LondonThe Collector’s Room
The Collector’s Room Publication Launch. Saturday 13 June, 1pm-4pm. RSVP: email@example.com
Jonathan Allen, Ralph Anderson, Dominic Beattie, Katrina Blannin, Isha Bohling, Juan Bolivar Stella Capes, Anne-Marie Creamer, Karen David, Rosalind Davis & Justin Hibbs, Richard Ducker Austin Eddy, Machiko Edmondson, Tim Ellis, James Fisher & Kate McLeod, Ludovica Gioscia Katie Goodwin, Alastair Gordon, Andrew Grassie, John Greenwood, James Hopkins Chris Jones, Richard Kirwan, Joy Kngwarreye Jones, Hiroe Komai, Caterina Lewis, Karl Marrow Barbara Nicholls, Plastique Fantastique, John Richert, Lex Shute, Sophia Starling, Holly Stevenson, Daniel Sturgis, Phyllis Thomas, Suzanne Treister, Jessica Voorsanger Richard Wathen, David Ben White, Alice Wilson, K. Yoland, Neil Zakiewicz
The Collector’s Room sees JGM Gallery transformed into a parlour room of a collector with a leaning towards illusion, stage magic and the escapologist Harry Houdini. In this room we encounter artworks such as spirit levels, levitations, gospel magic props, tarot cards, portraits of magicians, antique keys, handcuffs, sword boxes, escape trunks, magic wands, smoke, and mirrors.
Added to list
This wunderkammer installation is a replica of the collector’s own room, herself a young, retired, reclusive magician, turned feverish art collector, who obtained a good many of the works in exchange for personal performances of illusion. It is not known why she retired; some say a transformation act went terribly wrong, while others heard that she feared the strength of her own powers. Although the retired-magician-cum-collector would, of course, never reveal her secrets, here in this collection of artworks we might share a glimpse into her Houdini-esque obsession.
Harry Houdini was born Erik Weisz on March 24, 1874 to a Rabbi and his wife in Budapest. At 17 he began his magic career, first with card tricks, then escapology with his brother Theodore at Coney Island as ‘The Brothers Houdini’, and later with Bess, his beloved wife and stage assistant, performing illusions and theatrical stunts of escapes. Houdini spent much of his life researching spiritualism1 and psychic phenomena and became known as a great debunker of fake spiritualists, himself being able to recreate with stage props every event of proposed psychic phenomena that he witnessed. Houdini offered cash prizes to anyone who could demonstrate actual supernatural abilities, the prize was never collected, and his search continued.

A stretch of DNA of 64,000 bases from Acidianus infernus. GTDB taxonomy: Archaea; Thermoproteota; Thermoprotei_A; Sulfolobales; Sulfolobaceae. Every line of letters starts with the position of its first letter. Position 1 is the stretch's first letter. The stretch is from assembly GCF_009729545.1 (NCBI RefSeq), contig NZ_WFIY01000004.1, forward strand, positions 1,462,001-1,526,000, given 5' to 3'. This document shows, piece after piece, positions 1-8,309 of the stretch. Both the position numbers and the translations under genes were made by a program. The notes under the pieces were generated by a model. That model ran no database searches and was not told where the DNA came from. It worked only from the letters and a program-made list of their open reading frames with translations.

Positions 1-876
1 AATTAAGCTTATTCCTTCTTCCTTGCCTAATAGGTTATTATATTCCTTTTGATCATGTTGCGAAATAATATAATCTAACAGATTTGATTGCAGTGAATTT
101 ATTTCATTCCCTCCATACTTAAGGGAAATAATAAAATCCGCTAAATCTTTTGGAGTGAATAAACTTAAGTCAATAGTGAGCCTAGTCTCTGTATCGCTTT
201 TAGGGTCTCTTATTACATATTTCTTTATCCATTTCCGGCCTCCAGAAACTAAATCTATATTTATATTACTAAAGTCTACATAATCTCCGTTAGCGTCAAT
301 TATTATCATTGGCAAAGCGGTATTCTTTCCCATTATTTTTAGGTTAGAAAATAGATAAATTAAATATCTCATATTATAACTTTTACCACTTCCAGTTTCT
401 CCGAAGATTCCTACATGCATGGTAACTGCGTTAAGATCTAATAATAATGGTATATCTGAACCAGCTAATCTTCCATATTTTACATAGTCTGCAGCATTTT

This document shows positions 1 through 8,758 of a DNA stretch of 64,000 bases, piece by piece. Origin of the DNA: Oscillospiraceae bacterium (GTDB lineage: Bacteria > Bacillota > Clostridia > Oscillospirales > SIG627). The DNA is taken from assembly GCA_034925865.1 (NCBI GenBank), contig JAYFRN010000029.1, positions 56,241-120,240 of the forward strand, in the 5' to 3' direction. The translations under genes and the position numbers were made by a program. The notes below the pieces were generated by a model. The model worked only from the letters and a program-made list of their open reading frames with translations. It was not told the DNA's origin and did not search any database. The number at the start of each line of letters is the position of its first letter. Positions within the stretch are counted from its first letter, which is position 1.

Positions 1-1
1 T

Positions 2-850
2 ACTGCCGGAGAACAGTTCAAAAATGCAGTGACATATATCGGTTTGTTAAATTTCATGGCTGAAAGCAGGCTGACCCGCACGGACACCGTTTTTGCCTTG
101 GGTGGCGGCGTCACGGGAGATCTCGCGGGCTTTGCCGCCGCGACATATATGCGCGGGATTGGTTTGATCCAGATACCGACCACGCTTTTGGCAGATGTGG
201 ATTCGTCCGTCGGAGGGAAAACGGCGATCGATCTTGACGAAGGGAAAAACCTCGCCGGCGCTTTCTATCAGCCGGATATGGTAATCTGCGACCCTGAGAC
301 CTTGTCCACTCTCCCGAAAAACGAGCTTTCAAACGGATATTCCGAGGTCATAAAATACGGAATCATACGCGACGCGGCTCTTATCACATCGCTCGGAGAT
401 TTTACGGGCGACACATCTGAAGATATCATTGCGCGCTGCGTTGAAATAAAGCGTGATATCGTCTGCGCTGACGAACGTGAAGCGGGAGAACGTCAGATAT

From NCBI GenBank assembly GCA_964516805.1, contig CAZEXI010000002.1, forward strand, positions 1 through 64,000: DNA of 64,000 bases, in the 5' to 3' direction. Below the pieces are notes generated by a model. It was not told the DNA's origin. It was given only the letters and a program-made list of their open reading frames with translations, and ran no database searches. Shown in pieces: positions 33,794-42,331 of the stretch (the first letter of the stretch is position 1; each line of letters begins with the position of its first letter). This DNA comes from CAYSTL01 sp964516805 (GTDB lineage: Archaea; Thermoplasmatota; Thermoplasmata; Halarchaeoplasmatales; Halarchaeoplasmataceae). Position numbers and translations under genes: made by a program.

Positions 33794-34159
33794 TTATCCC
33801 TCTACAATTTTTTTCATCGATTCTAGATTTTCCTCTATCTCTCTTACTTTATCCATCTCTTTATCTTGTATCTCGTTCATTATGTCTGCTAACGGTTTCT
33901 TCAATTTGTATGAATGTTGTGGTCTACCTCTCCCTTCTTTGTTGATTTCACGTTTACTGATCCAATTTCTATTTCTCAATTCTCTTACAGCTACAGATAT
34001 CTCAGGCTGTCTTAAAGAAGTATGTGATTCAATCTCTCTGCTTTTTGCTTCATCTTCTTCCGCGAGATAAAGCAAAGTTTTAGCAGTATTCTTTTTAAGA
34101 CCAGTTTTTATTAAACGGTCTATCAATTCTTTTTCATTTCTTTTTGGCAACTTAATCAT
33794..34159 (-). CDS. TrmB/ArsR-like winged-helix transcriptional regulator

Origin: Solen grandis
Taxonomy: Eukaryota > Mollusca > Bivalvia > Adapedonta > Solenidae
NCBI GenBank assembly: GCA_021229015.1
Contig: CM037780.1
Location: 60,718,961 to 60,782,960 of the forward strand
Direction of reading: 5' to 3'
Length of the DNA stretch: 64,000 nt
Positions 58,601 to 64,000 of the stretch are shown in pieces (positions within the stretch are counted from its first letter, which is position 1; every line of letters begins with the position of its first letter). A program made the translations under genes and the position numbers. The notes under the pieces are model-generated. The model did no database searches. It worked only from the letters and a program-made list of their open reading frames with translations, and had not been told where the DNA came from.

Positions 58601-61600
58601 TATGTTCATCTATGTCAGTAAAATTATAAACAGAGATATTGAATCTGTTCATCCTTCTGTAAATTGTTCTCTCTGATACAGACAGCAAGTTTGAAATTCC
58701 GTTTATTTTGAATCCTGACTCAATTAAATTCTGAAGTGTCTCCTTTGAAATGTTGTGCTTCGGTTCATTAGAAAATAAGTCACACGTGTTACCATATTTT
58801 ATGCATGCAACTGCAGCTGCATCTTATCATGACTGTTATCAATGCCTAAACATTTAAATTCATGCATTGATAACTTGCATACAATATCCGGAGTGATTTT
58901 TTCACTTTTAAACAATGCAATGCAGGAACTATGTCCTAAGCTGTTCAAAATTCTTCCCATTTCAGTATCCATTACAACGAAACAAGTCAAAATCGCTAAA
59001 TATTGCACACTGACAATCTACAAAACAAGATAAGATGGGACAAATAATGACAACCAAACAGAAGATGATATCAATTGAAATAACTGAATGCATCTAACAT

The Collector’s Room holds three narratives: the act of collecting, the lens of fiction, and the illusion of magic. An intangible transformation occurs where the potency of these works in this space take on new meanings due to our viewing experience altering and ‘contorting’ slightly when presented with a fictional agency. We could call this misdirection or sleight-of-hand, or one of many other effects used (to different ends) by stage magicians, faith healers, politicians and, also, visual artists, who using the effect of ‘production’ (i.e. rabbit from a hat) create something from nothing as part of their own presentation, wielding the unconscious into material, thoughts into actions, the invisible, visible.
The Collector’s Room becomes a space where myth, rumour and illusion hang waiting and whispering. At once chattering with mysteries and silent in their gaze.
This exhibition presenting 44 artists has been curated by artist Karen David. Her PhD research on fiction as a methodology is informed by an ongoing project of a fictional commune investigating links between pop culture, the paranormal and new possibilities in gardening.
1. Houdini himself was a Collector and holding one of the largest collections of spiritualism books of his time. Now at the University of Texas, this collection holds a variety of material including handwritten descriptions of magic tricks, materials from his film company Houdini Picture Corporation as well as American and British theatre history, business and personal correspondence including a series of love letters with his wife, and materials relating to his interest in debunking spiritualism.
Lex Shute, Ocular Device (Lyserg), 2018. Glass, lead, copper foil, solder, 6.5x15x16.5cm